2006-02-20 - An Ego Has No Chance
In Search of a Father's Love - Part 3
But now, do not therefore be grieved or angry with yourselves because you sold me here; for God sent me before you to preserve life. For these two years the famine has been in the land, and there are still five years in which there will be neither plowing nor harvesting. And God sent me before you to preserve a posterity for you in the earth, and to save your lives by a great deliverance. So now it was not you who sent me here, but God; and He has made me a father to Pharaoh, and lord of all his house, and a ruler throughout all the land of Egypt. Hurry and go up to my father, and say to him, 'Thus says your son Joseph: "God has made me lord of all Egypt; come down to me, do not tarry. You shall dwell in the land of Goshen, and you shall be near to me, you and your children, your children's children, your flocks and your herds, and all that you have. Genesis 45:5-10 (NKJ)
Ironically, the brothers' early deception comes back to bite them, as Joseph is the one who can save their skins. Jacob's eldest boys probably thought they were in the free and clear. The last person they expected to meet would be Joseph. The only mission on their minds was food for their family, not drudging up the past. Life has a way of making a person face unpleasant things, at times.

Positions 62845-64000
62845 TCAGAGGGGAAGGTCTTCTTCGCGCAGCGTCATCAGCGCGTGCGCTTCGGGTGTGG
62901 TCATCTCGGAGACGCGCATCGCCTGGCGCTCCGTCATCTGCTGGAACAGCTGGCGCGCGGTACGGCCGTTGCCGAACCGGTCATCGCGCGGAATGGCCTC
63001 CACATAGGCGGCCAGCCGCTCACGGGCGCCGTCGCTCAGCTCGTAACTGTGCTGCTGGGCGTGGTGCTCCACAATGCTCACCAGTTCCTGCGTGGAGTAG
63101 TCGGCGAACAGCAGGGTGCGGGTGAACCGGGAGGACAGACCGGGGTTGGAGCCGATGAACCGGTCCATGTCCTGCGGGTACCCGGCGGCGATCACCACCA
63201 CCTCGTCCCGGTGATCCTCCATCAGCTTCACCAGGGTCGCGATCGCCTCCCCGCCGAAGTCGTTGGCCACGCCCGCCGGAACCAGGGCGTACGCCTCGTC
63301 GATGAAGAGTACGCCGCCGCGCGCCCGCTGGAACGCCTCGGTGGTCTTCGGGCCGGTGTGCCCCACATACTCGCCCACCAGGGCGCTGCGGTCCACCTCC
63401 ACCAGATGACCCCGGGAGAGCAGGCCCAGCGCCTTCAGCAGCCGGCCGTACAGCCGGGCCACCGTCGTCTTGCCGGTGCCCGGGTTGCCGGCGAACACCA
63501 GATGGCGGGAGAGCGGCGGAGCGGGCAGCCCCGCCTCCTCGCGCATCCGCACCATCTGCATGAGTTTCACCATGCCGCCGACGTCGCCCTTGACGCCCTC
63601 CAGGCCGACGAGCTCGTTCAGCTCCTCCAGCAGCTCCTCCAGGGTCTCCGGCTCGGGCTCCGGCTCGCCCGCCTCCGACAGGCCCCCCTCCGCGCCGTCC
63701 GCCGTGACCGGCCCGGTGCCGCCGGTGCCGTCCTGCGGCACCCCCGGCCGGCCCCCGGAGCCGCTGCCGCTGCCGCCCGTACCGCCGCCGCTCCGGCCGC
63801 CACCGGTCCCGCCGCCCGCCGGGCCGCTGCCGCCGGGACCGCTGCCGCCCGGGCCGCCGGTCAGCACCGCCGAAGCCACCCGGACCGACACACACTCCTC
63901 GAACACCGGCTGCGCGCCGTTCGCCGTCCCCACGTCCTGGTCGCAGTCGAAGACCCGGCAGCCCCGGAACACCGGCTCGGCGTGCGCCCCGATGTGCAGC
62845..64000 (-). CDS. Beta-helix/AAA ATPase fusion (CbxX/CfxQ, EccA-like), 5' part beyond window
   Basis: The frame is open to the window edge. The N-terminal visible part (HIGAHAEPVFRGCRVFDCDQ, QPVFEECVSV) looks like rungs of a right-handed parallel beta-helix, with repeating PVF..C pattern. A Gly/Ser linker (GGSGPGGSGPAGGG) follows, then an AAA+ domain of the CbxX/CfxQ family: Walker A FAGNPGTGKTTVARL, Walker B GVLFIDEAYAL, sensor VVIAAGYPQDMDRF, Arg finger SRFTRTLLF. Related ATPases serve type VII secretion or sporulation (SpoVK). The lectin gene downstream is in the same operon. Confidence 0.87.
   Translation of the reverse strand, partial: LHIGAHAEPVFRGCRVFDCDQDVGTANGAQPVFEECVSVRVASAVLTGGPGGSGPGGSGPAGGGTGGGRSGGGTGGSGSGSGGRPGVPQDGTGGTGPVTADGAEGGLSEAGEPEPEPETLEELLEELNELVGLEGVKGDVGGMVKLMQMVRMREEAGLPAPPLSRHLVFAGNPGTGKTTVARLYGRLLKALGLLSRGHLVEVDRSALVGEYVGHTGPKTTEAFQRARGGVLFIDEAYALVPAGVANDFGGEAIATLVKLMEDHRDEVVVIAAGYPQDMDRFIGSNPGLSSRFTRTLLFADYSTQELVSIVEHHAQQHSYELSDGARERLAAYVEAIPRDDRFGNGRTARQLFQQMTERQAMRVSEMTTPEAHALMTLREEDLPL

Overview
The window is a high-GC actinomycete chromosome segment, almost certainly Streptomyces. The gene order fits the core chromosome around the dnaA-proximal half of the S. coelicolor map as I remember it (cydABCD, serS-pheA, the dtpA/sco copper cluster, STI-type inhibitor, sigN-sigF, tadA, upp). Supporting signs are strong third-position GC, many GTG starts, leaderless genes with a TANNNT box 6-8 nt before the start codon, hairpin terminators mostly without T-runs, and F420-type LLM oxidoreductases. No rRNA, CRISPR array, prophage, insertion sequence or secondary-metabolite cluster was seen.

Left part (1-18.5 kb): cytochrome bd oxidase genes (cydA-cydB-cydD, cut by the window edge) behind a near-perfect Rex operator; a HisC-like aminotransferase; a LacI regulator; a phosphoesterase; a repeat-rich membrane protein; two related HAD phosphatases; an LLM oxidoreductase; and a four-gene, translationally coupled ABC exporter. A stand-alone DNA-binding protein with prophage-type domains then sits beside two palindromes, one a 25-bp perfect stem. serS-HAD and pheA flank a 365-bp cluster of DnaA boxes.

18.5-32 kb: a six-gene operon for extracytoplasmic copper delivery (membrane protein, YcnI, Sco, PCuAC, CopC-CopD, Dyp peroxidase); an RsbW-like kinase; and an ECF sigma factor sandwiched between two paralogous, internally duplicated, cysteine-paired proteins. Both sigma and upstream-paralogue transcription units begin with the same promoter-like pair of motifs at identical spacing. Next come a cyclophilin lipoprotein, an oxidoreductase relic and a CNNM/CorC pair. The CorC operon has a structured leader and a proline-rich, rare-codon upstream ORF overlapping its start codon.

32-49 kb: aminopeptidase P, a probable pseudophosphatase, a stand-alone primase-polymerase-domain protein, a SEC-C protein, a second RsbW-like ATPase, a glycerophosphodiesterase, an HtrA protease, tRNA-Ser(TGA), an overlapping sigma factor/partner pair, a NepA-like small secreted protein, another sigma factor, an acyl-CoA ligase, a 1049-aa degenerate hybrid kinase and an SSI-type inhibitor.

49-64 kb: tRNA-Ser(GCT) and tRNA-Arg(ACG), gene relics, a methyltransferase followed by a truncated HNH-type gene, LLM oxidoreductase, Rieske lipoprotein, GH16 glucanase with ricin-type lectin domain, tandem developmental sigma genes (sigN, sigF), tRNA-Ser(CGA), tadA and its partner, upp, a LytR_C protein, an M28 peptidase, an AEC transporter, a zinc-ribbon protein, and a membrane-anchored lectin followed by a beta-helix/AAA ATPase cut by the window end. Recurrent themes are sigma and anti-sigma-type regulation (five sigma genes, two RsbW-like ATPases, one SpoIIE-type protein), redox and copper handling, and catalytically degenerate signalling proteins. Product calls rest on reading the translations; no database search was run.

After 13 years, they were face-to-face with Joseph. The boy whom they sold was now telling them to move their families closer to him, to survive the famine. Joseph didn't show any animosity toward them, and said he would take care of the family. Joseph was most concerned with his brothers' reaction to seeing him and told his half-brothers not to be angry with themselves or feel guilty. Joseph showed he was the mature one, despite the differences in age.
The brothers didn't argue or complain when Joseph told them what to do. They accepted their lot in life. Ironically, the joke was on them, for it was by the brothers' hands that led to Joseph's position of power.
Upon the reunion, the older brothers talk to Joseph, but the Genesis passage doesn't elaborate on what was said. Do the brothers have a change of heart and ask for forgiveness? Do they beg Joseph not to tell dear ol Dad? Or are they still just looking out for themselves, grateful they will survive the famine?
Joseph would be the saving grace in the family of Jacob. There is no doubt that Joseph endured a lot after his brothers got rid of him. In the end, Joseph could see how God used him to save his family.
Lord, It is no fun to be disappointed, and I am mostly to blame, since I took control. I see that now. I don't want to be like Jacob's unhappy and selfish sons. I want to live the life you have called me to. Help me shake off this unwelcome feeling and get back to the business of thanks and faith that things will turn out right. In Jesus' name I pray, Amen.